The Other Side of the Coin: On Creativity, the Internet and Facebook

This post is a response to these two posts:

I’ll get right to the point. I hate that Facebook is replacing the larger internet in most people’s lives.

The internet is an incredible place. Huge innovation, shared technology, community, design, art, typography, video, interactive technology, information preservation, the list goes on. Facebook is a pretty poor example of all of these things, with the exception (perhaps) of community. But even that’s up for grabs. My brother in law said it well when he said “I feel like Facebook is designed for me to go judge people.” Healthy community? Maybe. Maybe not.

For years, the youth culture was driving the innovation, the wild west frontier of the internet. But now a lot of kids don’t even really know how to go to other websites besides Facebook. It seems to me that the youth culture in which I grew up, creativity and artistry of all kinds were encouraged and praised, and the internet was a huge part of that. But at some point our culture has stopped taking joy in the potential of kids’ creativity. It’s no longer encouraged. In fact, quite the opposite.

Even art in schools like music programs are primarily oriented around kids learning to recite pre-written music and follow complex marching formations. It seems like now our culture only praises children for being “good,” following the “rules,” regurgitating data, obeying orders, and the like. Not that any of those things are bad in and of themselves. In fact, they’re often necessary in order to progress to creation. But I feel like we aren’t truly teaching our kids to be creative. We’re teaching them to take standardized tests so that we can grade their performance and shuffle them off to a school or program that suits their output quality.

I see very little encouragement for kids to be truly creative, and I see a whole lot of walled gardens like Facebook that make our kids consumers, not creators. I see a whole generation of kids being herded into consumerism, with their fire of creativity, joy, and drive to challenge the status quo all but dowsed in busyness and controls adults put on them.

Creativity challenges everything. It’s dangerous. When youth are creative, most adults respond with fear. Probably because it reduces their control, but more so because it challenges their comfort. Our God is a creator. He put his image in us. When the youth culture falls in love with Jesus, and gets creative, you better believe it gets dangerous and uncomfortable.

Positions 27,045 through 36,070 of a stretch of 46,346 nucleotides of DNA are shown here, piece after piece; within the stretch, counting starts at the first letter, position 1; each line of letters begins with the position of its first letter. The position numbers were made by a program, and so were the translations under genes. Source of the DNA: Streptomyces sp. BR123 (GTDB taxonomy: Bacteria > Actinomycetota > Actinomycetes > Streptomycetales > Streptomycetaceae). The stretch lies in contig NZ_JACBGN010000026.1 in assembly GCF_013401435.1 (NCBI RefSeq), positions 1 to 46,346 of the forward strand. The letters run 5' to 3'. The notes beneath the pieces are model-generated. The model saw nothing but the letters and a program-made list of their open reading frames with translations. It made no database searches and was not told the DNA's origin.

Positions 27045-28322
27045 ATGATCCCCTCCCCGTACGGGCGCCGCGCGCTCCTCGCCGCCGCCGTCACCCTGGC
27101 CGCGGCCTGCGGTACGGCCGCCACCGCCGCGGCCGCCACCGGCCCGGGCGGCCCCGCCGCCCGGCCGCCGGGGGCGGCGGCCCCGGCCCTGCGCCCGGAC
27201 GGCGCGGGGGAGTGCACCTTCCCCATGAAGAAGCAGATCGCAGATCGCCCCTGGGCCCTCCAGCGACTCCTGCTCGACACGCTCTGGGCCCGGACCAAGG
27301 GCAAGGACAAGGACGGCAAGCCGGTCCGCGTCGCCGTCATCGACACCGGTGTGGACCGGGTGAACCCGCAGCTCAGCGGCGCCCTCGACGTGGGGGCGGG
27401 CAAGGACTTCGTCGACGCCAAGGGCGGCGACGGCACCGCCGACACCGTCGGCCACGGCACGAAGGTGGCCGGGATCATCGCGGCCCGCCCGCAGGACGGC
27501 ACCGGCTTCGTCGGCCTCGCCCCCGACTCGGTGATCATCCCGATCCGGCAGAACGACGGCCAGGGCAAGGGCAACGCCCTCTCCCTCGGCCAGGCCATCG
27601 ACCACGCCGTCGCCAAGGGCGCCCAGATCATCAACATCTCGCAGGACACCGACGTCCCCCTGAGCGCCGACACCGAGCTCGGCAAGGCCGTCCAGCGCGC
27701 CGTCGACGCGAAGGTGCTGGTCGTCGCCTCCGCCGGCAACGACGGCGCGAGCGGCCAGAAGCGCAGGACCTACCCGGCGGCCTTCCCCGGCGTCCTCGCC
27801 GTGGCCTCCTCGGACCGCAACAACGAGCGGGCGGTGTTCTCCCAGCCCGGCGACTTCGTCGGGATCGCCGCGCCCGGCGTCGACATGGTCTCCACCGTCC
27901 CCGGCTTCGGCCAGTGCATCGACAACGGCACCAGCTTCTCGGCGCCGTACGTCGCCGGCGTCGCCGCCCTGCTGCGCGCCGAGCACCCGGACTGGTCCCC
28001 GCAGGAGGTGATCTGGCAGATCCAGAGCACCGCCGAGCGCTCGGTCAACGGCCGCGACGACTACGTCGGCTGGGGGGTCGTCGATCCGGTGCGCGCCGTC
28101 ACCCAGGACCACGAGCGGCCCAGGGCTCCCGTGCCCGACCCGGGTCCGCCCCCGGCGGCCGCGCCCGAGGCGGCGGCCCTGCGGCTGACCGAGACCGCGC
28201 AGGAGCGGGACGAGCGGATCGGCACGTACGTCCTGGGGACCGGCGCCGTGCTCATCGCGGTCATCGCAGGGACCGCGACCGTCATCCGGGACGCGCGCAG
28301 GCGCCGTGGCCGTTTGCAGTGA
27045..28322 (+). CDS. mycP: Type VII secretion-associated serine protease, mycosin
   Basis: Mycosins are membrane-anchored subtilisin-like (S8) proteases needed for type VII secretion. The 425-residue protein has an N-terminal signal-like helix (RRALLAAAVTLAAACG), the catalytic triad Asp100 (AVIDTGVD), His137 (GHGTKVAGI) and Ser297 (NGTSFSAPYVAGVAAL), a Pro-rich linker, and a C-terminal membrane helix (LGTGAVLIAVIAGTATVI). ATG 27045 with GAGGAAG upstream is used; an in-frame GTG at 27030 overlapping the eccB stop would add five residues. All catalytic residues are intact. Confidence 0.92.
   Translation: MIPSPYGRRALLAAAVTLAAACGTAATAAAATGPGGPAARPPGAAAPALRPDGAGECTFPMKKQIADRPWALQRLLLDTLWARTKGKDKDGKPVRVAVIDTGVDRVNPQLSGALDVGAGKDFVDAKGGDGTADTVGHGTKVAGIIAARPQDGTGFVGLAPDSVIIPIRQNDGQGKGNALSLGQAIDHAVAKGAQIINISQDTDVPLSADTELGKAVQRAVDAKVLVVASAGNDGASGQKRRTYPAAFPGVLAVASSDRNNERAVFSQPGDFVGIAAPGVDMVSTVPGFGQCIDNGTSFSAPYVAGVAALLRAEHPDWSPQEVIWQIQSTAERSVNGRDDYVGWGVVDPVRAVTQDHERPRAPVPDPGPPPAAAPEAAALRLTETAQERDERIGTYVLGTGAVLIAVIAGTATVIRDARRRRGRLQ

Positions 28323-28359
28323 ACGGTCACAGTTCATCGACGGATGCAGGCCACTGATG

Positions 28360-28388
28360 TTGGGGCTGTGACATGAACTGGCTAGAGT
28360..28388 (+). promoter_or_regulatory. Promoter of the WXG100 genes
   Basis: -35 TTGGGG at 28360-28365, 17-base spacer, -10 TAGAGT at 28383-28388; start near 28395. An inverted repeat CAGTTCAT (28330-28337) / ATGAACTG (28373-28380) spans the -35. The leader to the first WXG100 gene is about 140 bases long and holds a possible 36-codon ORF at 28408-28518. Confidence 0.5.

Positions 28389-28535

Facebook is just a symptom of a larger problem. And the internet is a symbol of a greater frontier.

How can we encourage, teach, and exhort sanctified creativity in our kids? And maybe more importantly, are we willing to deal with the consequences if we do?


9 thoughts on “The Other Side of the Coin: On Creativity, the Internet and Facebook

  1. This is definitely a problem! So, what can we, those who are in children’s ministry (at church, in schools, at home, etc.) do to encourage and help our kids use technology in more creative ways?

    1. Technology is simply a tool. True creativity, in the image of our God, is the goal. I just don’t see anyone encouraging this anymore. I try encourage the kids to be creative when we’re having youth group hangout time (inventing games is amazing), and also encourage artistic expression as part of the learning process (something academia doesn’t do well usually). I think the church is uniquely positioned to become, once again, the forefront of creative expression.

  2. Have you read any of Seth Godin’s stuff? He writes a lot about this kind of thing, especially in schools. His main point is usually that we need to resist the urge to simply conform to what we think of what’s expected of us or else we’ll never do anything that’s truly remarkable. His book Linchpin is one of the more recent things he’s written about it.

    1. I haven’t read it, but I’ve heard about it. Something else that stands in the way of creativity is ease of access or usability. We’re so enthralled with pragmatism or easiness, that we don’t like the messiness of creativity. But as far as I can tell, historically the truly exceptional developments have always come from those willing to wade through the messiness and mistakes of risked creative problem solving.

  3. Thought provoking stuff. Do you think the information age is overall good or bad for creativity? What are things that seem to promote creativity?

    1. I think the “information age” can be amazing for creativity and at the same time overwhelm it. A large part of creative expression is problem solving, even in the arts. It’s about utilizing the tools at hand to do something that no one has done before. Information, or knowledge, can be tools to solve problems. But I think that information can also lead to being overwhelmed or “clogging” up the creative process with too many options, or too many other good ideas (“How is my book ever going to make it, when there are so many other great books?”).

    2. Personally I think it’s good in the sense of adding yet another medium to the creative spectrum, also allowing seemingly unrestricted exposure for the creations which is encouraging to potential creators.

      Things that encourage creativity are shared by the nature of the internet in a few respects. The seeming lawlessness and lack of unified structure encourage creativity in my mind.

      @Logan: with your book example that goes both ways really… Think of how many bands have music on myspace… sure most of them are terrible, but their encouraged to create because of even the limited exposure their work is able to get because of how easy it is to make your work available.

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